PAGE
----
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Drug Interactions and HIV/AIDS

June 2012

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Drugs and Other Substances That May Interact With HIV Medications

There is a long list of prescription, over-the-counter, complementary, and recreational drugs that may have significant interactions with HIV medications. Food and beverages can also change the way HIV drugs are broken down in the body. Below are a few examples:

Birth Control Pills

Birth control pills containing ethinyl estradiol (a form of estrogen) can interact with HIV drugs. This can make the pills less effective and increase the chances of pregnancy. If your HIV drugs affect the levels of your birth control pills, talk with your provider about switching to or adding another form of birth control.

Complementary Therapies

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Many HIV+ people use complementary therapies such as vitamins or herbs. While most of these have not been studied with HIV drugs, St. John's Wort (an herbal anti-depressant) and garlic supplements have been shown to affect the levels of some HIV drugs. St. John's Wort should not be taken with any PIs or NNRTIs. It is important to tell your health care provider if you take any vitamins, herbs, or supplements.

Recreational Drugs and Alcohol

There have been reports of overdoses, some fatal, caused by taking recreational drugs and HIV drugs. Interactions between ecstasy or amphetamines (crystal meth, speed) and PIs are particularly dangerous.

Alcohol affects body processes and is often responsible for drug interactions. Combining alcohol and certain HIV drugs like Videx can put you at risk for developing pancreatitis (inflammation of the pancreas).

Methadone

Methadone can interact with many HIV drugs. It is important to tell the health care provider at the methadone program and your HIV health care provider what you are taking. This way necessary adjustments can be made to insure you get enough methadone to prevent withdrawal symptoms and enough HIV drugs to fight the virus effectively.


Other Types of Drugs That May Interact With HIV Drugs

There are certain classes of drugs to treat different medical conditions that are more likely to interact with HIV drugs. Not all drugs in these classes will cause problems. If you take any of the following types of drugs, talk to your health care provider about the specific drugs you take and if there are any possible interactions. Note: this is not a complete list; other classes of drugs may also cause interactions.

  • Antifungal drugs
  • Antibiotics
  • Antacids
  • Drugs that prevent convulsions or seizures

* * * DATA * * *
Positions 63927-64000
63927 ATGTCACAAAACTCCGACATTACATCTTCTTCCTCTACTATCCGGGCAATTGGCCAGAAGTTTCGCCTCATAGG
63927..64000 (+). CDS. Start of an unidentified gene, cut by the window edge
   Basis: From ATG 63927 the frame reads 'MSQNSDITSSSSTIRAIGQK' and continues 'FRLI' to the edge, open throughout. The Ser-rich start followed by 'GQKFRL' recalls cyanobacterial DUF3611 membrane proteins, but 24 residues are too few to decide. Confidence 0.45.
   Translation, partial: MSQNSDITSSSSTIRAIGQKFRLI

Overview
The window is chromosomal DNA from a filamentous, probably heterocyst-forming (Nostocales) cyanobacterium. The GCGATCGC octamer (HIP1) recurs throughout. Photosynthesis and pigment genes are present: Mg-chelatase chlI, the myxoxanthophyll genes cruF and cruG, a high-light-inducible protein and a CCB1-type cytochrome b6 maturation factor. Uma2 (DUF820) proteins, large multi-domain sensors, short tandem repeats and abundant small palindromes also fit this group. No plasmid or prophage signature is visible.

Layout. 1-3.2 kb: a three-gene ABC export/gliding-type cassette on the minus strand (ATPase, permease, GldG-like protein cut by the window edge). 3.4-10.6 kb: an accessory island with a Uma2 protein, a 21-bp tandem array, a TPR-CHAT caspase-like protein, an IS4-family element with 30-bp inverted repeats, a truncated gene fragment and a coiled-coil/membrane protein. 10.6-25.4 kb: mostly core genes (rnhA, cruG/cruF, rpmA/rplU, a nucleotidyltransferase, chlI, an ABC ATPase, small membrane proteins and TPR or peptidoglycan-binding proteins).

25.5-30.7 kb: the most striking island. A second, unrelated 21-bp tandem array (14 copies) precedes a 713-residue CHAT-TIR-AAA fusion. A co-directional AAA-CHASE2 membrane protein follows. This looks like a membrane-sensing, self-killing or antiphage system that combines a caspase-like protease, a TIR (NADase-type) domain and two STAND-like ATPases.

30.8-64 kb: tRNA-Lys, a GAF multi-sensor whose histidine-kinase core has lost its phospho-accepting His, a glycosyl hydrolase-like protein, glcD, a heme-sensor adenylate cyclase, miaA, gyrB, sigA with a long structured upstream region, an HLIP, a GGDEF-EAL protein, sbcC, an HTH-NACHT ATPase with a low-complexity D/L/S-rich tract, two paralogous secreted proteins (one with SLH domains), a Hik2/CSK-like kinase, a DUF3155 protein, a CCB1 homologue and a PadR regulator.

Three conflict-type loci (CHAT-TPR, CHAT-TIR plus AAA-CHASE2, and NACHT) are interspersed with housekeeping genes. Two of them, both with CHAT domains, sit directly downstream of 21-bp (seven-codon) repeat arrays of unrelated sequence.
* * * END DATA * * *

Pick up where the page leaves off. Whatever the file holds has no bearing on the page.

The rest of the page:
• Drugs to treat depression
  • Antihistamines (allergy medications)
  • Drugs to control heart rhythm
  • Opium-based pain killers
  • Drugs that increase bowel activity
  • Sedatives (medications to calm your nerves)
  • Drugs to thin the blood
  • Drugs to treat erectile dysfunction
  • Drugs to treat tuberculosis


Food

Any pills that you take go through your stomach. What you eat can affect how much of your drugs get into your system. Most drugs are absorbed faster if your stomach is empty. For some drugs, this is a good thing, but it can also cause more side effects. Some drugs need to be taken with food so that they are broken down more slowly, or to reduce their side effects. Others should be taken with fatty foods because they dissolve in fat and are absorbed better. Check your drug labels and follow the food instructions carefully. If you have any questions, it is important to ask your provider or pharmacist.


Taking Care of Yourself

HIV+ people often have to take many different drugs. Sometimes taking more than one medication can cause drug interactions. This can lead to the drugs not working as well or an increased risk of side effects.

Because there are so many possible drug interactions with the HIV drugs, it is very important for you and your health care provider to go over all your medications (including over-the-counter, prescription, street drugs, and complimentary therapies), even if you only use them occasionally. Your health care provider may need to adjust the doses of your drugs to avoid under- or overdosing or change the drugs you currently take.

To get the best results, it is a good idea to:

  • Keep a list of all your drugs and ask your health care provider to review it for possible interactions
  • Give a copy of your drug list to all of your health care providers
  • Discuss all your medical conditions with your health care provider
  • Each time you are prescribed a new medication, check with your health care provider to see if it can be combined safely with your other therapies
  • Review the information that comes with each medication (the "package insert"), ask for this information for each drug that you are taking
  • Have all your prescriptions filled at one pharmacy
  • Learn about all the possible side effects of your drugs
  • Learn how, when, and with what to take your drugs
  • Do not stop or change your drugs without talking to your health care provider
  • Report any side effects to your provider
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This article was provided by The Well Project. Visit The Well Project's Web site to learn more about their resources and initiatives for women living with HIV. The Well Project shares its content with TheBody.com to ensure all people have access to the highest quality treatment information available. The Well Project receives no advertising revenue from TheBody.com or the advertisers on this site. No advertiser on this site has any editorial input into The Well Project's content.
 
See Also
More on HIV Drug-Drug Interactions

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